Incorporation of Sensors into Autonomous Gliders for 4-D Measurement of Bio-optical and Chemical
MAINE UNIV AT WALPOLE DARLING MARINE CENTER
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The primary objectives of the overall NOPP project were to expand the operational capabilities of the autonomous underwater glider, Seaglider to extend its measurement capabilities to include biogeochemical variables, specifically dissolved oxygen, phytoplankton biomass, and suspended particle concentration and to demonstrate the power of this new autonomous mode of ocean observing. Seaglider can operate in both a transect mode or a station keeping mode. It moves horizontally and vertically using buoyancy and wings, diving as deep as 1000 meters, and transmitting data at the end of each dive cycle via Iridium satellite phone. The key to Seagliders ability to operate continuously for many months at a time is its efficient hydrodynamic shape. The development of the biogeochemical sensors was guided by the need for these sensors to be unobtrusive to minimize drag, small to conserve space, and power stingy to maximize battery lifetime. The specific objectives of the past year were to demonstrate the capability of Seaglider to maintain a persistent presence in waters off the coast of Washington State, USA, and to interpret the optical and chemical data collected by Seaglider in context of a four-dimensional view of ocean biogeochemistry.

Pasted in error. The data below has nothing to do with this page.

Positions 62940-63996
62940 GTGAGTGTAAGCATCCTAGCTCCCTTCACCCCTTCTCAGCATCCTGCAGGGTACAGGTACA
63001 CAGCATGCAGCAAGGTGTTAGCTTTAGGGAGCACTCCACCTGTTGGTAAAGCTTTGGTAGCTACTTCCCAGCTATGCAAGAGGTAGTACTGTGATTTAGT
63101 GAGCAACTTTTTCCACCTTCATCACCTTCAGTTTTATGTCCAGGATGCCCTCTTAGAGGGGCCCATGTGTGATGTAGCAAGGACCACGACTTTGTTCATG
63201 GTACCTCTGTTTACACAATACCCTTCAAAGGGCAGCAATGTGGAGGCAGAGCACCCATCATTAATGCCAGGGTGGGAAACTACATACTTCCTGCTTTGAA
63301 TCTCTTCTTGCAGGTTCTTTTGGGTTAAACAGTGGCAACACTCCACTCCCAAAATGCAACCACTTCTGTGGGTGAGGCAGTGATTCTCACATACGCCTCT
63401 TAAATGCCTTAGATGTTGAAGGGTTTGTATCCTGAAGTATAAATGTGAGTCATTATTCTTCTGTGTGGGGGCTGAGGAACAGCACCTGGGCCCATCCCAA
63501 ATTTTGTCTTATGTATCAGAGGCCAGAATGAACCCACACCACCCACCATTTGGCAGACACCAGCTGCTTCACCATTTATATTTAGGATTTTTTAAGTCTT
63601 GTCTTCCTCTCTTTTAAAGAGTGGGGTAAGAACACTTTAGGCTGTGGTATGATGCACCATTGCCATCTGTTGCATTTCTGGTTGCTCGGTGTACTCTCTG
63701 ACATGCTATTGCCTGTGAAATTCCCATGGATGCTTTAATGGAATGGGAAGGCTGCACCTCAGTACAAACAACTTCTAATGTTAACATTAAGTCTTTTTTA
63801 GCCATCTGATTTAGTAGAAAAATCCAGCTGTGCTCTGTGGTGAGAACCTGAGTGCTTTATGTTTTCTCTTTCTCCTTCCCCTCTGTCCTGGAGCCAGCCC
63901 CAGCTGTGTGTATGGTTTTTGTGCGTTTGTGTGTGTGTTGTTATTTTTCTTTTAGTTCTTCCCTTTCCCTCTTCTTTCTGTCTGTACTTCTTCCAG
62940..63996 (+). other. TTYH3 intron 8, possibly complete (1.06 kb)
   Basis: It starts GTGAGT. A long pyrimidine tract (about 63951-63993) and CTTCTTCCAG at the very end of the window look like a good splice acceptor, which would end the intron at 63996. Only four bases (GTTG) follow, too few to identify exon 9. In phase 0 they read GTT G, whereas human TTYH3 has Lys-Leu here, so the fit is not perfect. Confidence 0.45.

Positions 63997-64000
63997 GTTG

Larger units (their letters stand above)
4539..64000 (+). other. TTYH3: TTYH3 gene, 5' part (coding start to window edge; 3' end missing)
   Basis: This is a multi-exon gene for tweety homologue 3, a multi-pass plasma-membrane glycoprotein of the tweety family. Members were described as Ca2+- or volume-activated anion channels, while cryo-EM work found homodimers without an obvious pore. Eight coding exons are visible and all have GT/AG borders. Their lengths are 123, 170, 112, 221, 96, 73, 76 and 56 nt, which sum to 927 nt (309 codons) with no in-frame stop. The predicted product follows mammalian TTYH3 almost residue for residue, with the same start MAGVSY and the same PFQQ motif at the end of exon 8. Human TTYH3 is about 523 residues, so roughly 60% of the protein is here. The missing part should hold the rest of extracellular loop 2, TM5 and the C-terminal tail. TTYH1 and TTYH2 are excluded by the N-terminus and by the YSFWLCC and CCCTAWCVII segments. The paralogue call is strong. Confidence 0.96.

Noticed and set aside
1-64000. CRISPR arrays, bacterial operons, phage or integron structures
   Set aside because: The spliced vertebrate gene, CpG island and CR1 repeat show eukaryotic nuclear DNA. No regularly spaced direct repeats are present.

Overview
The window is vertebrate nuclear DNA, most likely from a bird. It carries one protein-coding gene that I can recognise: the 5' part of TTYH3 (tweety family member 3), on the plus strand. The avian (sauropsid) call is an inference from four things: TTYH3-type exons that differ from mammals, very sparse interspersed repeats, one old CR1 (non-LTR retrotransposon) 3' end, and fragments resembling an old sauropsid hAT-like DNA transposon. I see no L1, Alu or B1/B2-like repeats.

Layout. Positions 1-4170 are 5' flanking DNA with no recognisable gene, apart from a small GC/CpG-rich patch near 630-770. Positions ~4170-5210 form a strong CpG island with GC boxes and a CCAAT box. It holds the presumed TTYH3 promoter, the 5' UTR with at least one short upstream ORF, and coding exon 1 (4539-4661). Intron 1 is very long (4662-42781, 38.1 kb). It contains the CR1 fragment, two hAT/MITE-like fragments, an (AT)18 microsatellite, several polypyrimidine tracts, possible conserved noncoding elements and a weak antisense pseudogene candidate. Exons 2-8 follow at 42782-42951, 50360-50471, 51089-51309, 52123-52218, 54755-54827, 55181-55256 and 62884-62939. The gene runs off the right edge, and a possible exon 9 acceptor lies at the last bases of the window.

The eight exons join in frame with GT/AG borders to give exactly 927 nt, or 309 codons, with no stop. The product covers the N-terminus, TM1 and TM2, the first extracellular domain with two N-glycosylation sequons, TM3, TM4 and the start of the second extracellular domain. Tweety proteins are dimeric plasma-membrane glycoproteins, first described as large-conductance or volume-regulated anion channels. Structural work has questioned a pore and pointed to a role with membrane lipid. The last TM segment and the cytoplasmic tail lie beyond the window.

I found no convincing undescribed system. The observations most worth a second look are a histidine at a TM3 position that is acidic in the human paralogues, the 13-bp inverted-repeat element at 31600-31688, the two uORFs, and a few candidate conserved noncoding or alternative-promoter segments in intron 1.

- Gliders and Parachutes
- Physical and Dynamic Oceanography
- Miscellaneous Detection and Detectors